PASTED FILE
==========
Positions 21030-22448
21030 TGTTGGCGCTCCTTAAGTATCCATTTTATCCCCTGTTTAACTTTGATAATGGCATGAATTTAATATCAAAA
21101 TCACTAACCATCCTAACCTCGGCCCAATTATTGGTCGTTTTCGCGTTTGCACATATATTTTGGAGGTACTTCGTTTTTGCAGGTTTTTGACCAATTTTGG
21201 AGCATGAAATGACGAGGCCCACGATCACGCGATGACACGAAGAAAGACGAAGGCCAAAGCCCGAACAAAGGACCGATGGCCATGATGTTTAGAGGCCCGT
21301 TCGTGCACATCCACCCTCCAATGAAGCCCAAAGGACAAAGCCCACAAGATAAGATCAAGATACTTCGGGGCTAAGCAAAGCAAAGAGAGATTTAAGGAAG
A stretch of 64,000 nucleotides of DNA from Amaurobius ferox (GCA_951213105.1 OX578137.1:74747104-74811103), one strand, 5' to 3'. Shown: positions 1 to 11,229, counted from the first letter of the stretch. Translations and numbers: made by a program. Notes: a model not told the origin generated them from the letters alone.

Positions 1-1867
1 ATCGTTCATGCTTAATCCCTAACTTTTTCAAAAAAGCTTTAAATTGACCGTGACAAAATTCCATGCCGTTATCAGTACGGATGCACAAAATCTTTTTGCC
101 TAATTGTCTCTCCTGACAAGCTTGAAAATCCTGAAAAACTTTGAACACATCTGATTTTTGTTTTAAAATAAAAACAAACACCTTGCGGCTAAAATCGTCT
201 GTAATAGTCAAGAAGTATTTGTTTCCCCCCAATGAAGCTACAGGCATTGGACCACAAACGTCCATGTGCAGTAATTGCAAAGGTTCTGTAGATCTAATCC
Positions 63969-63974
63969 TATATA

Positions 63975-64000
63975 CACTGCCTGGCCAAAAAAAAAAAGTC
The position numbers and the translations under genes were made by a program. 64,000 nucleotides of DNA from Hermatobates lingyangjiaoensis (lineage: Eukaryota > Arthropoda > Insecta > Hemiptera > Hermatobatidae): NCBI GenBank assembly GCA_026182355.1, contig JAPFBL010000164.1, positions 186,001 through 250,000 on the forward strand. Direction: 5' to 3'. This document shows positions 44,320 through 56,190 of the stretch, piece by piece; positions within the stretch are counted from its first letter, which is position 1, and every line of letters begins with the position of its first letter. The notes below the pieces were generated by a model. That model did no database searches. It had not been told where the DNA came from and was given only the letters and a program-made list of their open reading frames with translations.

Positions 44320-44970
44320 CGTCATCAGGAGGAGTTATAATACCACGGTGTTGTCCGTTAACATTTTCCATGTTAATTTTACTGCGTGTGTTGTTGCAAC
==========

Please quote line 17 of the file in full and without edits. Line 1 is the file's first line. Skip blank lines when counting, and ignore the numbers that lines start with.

44320 CGTCATCAGGAGGAGTTATAATACCACGGTGTTGTCCGTTAACATTTTCCATGTTAATTTTACTGCGTGTGTTGTTGCAAC